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Breaking the Bias: Challenging Gender Stereotypes in Trad Song

by Jennie Higgins...

Whose Auld Lang Syne is it Anyway

Whilst it is accepted that “Auld Lang Syne” is attributed to Robert Burns and is recognised far and wide, you...

The Treehouse Festival

This week’s guest blogger for our theme of Traditional Skills is Colin Hynson. He helps to organise the Treehouse Festival...

'Hark, Hark’ – A Paradigm of the Sheffield Carol Tradition

Ian Russell...

Street Cries as Musicological Phenomena By Liz Sheppard

Liz holds an MA in Traditional Music of the British Isles from the University of Sheffield. Her dissertation focused on...

Online singing - Covid Sings

Covid sings is an online singaround that currently takes place on the first Tuesday of each month. Hosted by Fay...

Singing through the dark times

Like most people, the current pandemic has tilted the world I have been living in and given an opportunity for...

Teaching folk music online

When the Covid pandemic hit, I think many music teachers were wary of what was coming a few weeks before...

Online Singing – The Soundpost Singing Days

The Soundpost Singing Weekends have become legendary in the folk world as a source of inspiration, knowledge, friendships and confidence...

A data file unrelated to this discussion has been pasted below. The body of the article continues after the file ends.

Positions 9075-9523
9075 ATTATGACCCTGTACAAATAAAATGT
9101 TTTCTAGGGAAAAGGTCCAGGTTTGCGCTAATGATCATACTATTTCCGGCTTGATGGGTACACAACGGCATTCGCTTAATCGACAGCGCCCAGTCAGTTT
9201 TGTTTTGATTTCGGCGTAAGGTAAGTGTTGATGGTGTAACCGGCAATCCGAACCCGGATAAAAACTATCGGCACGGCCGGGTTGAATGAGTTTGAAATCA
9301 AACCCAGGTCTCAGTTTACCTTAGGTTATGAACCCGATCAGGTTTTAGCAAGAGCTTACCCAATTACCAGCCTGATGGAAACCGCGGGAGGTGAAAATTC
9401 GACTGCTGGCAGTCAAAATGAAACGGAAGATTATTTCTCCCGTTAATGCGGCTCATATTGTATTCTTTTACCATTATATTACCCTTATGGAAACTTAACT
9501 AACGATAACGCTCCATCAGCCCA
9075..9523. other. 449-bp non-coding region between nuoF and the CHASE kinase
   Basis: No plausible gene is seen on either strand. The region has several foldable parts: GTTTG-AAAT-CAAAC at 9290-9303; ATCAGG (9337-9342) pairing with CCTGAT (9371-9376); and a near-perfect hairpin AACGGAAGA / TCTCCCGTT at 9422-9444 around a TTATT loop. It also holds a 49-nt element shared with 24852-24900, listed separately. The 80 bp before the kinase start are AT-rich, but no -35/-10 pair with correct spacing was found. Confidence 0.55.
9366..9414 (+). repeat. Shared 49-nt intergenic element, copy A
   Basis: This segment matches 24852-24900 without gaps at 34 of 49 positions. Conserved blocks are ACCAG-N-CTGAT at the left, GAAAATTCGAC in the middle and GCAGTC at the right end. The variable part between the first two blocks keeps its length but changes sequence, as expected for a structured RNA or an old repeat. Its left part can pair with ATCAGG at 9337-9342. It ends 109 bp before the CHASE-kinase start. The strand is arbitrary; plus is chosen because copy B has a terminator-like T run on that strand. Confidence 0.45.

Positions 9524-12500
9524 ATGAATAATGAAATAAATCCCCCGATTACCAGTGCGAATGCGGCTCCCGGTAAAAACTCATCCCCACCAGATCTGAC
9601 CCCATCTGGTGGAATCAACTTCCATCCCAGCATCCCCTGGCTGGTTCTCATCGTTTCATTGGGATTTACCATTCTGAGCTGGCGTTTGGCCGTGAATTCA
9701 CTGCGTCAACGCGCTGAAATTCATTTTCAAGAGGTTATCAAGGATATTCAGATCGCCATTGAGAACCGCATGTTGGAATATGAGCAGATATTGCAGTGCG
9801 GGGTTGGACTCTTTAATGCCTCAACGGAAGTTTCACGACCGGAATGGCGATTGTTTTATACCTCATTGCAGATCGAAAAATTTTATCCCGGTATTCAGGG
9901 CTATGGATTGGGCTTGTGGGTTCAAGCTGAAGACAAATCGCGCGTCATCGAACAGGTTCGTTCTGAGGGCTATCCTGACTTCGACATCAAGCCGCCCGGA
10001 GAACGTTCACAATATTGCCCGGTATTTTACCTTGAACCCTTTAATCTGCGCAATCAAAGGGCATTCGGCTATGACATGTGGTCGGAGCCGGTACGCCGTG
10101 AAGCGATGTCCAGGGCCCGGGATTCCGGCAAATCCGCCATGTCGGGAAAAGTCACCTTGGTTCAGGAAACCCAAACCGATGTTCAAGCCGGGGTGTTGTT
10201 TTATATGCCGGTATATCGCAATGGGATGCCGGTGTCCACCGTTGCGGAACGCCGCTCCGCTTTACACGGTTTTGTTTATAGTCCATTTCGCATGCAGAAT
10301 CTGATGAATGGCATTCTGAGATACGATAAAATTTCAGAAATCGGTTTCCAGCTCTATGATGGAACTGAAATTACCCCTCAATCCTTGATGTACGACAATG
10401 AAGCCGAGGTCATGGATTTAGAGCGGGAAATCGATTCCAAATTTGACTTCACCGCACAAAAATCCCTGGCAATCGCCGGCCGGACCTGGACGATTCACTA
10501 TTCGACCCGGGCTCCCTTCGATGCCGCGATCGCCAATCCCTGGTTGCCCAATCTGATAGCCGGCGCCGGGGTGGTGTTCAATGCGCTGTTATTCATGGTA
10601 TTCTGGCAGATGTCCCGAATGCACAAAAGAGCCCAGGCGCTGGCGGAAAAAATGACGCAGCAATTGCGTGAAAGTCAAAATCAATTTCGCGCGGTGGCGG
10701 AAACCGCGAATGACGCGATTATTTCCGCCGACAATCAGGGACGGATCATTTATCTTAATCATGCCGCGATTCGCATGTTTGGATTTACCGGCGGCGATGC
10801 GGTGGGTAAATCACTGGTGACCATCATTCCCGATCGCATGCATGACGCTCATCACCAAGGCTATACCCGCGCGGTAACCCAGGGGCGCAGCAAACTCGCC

COVID SINGS 1st June

The latest online Covid Sings session is on Tuesday 1st June 2021 and is live streamed to the Soundpost Facebook...

TST Website - What would you like to see?

We have lots of things planned for the Trad Song Tuesday website including blogs, special features, interviews and more, but...

TST Very Special Guest - KARINE POLWART

We are so excited that Karine Polwart https://twitter.com/IAMKP has agreed to be our very special TradSongTues guest on Tuesday 18th...

Meet the Team

Once Fay had the brilliant idea to echo the @FolkloreThurs group with a weekly Twitter event exploring folk songs she...

May Day

May Day is a day to celebrate. Across the world there are many different celebrations held on this day; pagan...

Singing through the dark times

Like most people, the current pandemic has tilted the world I have been living in and given an opportunity for reassessment of what it means to be a performer of songs.

While I have not sung as much in the last year as I would normally, the recent online Soundpost singing weekend gave me an opportunity to spend a full day in the company of my own voice, and with others of a similar mind.

For me, there are lots of reasons to be involved in music, the main one of which is the enjoyment of all aspects of singing. Whether it is listening to others, learning new songs or sharing these experiences with others it all is part of the community of song. I have, however, a love hate relationship with performing. It does take a lot of confidence to sing unaccompanied to a room full of people, and the toughest part of it is the actual act of standing up (or sitting!) in a crowd and taking that first breath before singing. While I am beginning to realise these butterflies will always be part of performing, the fact that I am singing in my own living room gives me the comfort to relax more as I become more accustomed to the media.